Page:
Lifestyle and socio-economic inequalities in diabetes prevalence in South Africa: a decomposition analysis

SOURCE: PLoS One
OUTPUT TYPE: Journal Article
PUBLICATION YEAR: 2019
TITLE AUTHOR(S): C.Mutyambizi, F.Booysen, A.Stokes, M.Pavlova, W.Groot
KEYWORDS: DIABETES, LIFESTYLE, SOCIO-ECONOMIC INEQUALITIES
Print: HSRC Library: shelf number 10717

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Abstract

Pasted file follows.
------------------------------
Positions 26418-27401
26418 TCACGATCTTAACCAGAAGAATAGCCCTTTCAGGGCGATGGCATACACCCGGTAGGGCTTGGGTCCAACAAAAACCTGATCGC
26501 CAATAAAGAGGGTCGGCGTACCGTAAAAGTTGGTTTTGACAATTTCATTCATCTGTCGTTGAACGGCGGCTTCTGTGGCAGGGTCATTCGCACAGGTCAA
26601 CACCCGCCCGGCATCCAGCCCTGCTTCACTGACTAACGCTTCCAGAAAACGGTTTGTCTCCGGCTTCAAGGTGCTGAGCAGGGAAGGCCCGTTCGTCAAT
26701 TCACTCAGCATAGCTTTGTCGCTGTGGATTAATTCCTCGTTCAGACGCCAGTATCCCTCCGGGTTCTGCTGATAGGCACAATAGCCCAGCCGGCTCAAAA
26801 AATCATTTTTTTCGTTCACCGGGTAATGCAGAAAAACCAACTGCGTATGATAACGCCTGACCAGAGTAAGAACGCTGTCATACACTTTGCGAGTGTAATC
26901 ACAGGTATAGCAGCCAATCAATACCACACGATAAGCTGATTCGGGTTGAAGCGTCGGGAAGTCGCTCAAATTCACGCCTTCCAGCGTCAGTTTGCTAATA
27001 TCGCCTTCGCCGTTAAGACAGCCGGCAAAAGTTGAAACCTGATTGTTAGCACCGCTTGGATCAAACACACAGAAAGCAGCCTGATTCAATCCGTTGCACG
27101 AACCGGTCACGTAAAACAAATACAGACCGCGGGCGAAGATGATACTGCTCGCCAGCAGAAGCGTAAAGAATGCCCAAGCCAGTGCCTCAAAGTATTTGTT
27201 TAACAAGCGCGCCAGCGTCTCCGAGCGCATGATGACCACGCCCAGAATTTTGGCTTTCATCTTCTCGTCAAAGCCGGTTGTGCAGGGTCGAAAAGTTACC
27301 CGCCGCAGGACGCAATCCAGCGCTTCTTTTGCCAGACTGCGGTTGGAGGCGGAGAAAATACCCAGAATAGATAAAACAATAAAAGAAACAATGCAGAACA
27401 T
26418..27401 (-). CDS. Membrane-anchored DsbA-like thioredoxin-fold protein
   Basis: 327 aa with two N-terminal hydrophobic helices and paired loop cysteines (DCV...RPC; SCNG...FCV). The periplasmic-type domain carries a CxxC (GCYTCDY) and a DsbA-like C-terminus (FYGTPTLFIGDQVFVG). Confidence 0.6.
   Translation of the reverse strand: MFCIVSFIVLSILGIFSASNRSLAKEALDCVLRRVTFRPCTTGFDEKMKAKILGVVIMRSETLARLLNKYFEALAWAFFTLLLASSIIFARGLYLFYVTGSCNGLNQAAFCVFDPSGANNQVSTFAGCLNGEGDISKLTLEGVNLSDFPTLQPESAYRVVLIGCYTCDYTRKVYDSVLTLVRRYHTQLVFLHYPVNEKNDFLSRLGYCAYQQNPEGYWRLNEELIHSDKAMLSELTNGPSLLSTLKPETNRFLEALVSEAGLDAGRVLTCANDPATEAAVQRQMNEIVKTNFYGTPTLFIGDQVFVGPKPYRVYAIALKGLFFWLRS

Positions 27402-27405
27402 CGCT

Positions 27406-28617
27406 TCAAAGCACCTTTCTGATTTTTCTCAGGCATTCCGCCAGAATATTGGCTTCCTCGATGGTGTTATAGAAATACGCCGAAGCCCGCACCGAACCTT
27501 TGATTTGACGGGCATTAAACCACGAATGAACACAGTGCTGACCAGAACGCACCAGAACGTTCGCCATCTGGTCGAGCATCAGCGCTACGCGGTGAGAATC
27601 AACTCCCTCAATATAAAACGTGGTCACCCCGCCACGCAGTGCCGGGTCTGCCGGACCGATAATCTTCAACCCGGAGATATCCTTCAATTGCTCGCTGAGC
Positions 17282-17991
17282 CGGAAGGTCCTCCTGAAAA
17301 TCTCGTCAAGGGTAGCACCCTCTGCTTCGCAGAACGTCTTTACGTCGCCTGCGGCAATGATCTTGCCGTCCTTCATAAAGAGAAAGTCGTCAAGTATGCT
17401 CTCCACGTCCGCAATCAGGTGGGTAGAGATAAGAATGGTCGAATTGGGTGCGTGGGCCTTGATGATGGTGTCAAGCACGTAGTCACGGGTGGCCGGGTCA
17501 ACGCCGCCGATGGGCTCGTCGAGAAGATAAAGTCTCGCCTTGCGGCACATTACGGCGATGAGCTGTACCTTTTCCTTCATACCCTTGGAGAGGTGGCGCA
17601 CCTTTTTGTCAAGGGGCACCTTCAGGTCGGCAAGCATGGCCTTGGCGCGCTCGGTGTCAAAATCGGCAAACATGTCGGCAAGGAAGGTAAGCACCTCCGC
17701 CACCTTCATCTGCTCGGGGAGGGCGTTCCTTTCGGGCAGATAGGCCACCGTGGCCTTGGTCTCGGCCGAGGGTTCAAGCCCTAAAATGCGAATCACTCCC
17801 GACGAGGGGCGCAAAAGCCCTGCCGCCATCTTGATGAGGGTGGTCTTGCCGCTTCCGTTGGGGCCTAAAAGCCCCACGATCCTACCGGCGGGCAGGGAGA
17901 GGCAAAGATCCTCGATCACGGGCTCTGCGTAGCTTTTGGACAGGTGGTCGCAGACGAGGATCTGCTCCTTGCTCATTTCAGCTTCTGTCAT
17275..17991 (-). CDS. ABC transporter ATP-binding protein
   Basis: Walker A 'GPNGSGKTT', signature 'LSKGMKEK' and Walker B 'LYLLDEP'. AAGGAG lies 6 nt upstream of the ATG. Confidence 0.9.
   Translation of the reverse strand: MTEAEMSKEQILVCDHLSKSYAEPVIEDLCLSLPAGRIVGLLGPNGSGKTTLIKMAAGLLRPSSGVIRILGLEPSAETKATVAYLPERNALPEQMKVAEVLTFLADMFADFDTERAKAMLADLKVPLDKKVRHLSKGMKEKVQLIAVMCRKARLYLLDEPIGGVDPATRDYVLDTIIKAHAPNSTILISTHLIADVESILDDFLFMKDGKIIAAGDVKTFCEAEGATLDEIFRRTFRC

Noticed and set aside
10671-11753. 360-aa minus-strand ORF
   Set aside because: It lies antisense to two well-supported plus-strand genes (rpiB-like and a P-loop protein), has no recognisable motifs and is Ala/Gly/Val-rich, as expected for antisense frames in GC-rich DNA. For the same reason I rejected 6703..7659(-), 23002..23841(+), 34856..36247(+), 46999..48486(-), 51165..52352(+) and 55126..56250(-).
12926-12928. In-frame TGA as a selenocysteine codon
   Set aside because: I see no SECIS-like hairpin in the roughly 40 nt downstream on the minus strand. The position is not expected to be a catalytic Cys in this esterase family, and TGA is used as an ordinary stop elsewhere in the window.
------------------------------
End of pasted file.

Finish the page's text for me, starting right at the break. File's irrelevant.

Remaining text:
Inequalities in diabetes are widespread and are exacerbated by differences in lifestyle. Many studies that have estimated inequalities in diabetes make use of self-reported diabetes which is often biased by differences in access to health care and diabetes awareness. This study adds to this literature by making use of a more objective standardised measure of diabetes in South Africa. The study estimates socio-economic inequalities in undiagnosed diabetes, diagnosed diabetes (self-reported), as well as total diabetes (undiagnosed diabetics + diagnosed diabetics). The study also examines the contribution of lifestyle factors to diabetes inequalities in South Africa. This cross sectional study uses data from the 2012 South African National Health and Nutrition Examination Survey (SANHANES-1) and applies the Erreygers Concentration Indices to assess socio-economic inequalities in diabetes. Contributions of lifestyle factors to inequalities in diabetes are assessed using a decomposition method. Self-reported diabetes and total diabetes (undiagnosed diabetics + diagnosed diabetics) were significantly concentrated amongst the rich (CI = 0.0746; p < 0.05 and CI = 0.0859; p < 0.05). The concentration index for undiagnosed diabetes was insignificant but pro-poor. The decomposition showed that lifestyle factors contributed 22% and 35% to socioeconomic inequalities in self-reported and total diabetes, respectively. Diabetes in South Africa is more concentrated amongst higher socio-economic groups when measured using self-reported diabetes or clinical data. Our findings also show that the extent of inequality is worse in the total diabetes outcome (undiagnosed diabetics + diagnosed diabetics) when compared to the self-reported diabetes outcome. Although in comparison to other determinants, the contribution of lifestyle factors was modest, these contributions are important in the development of policies that address socio-economic inequalities in the prevalence of diabetes.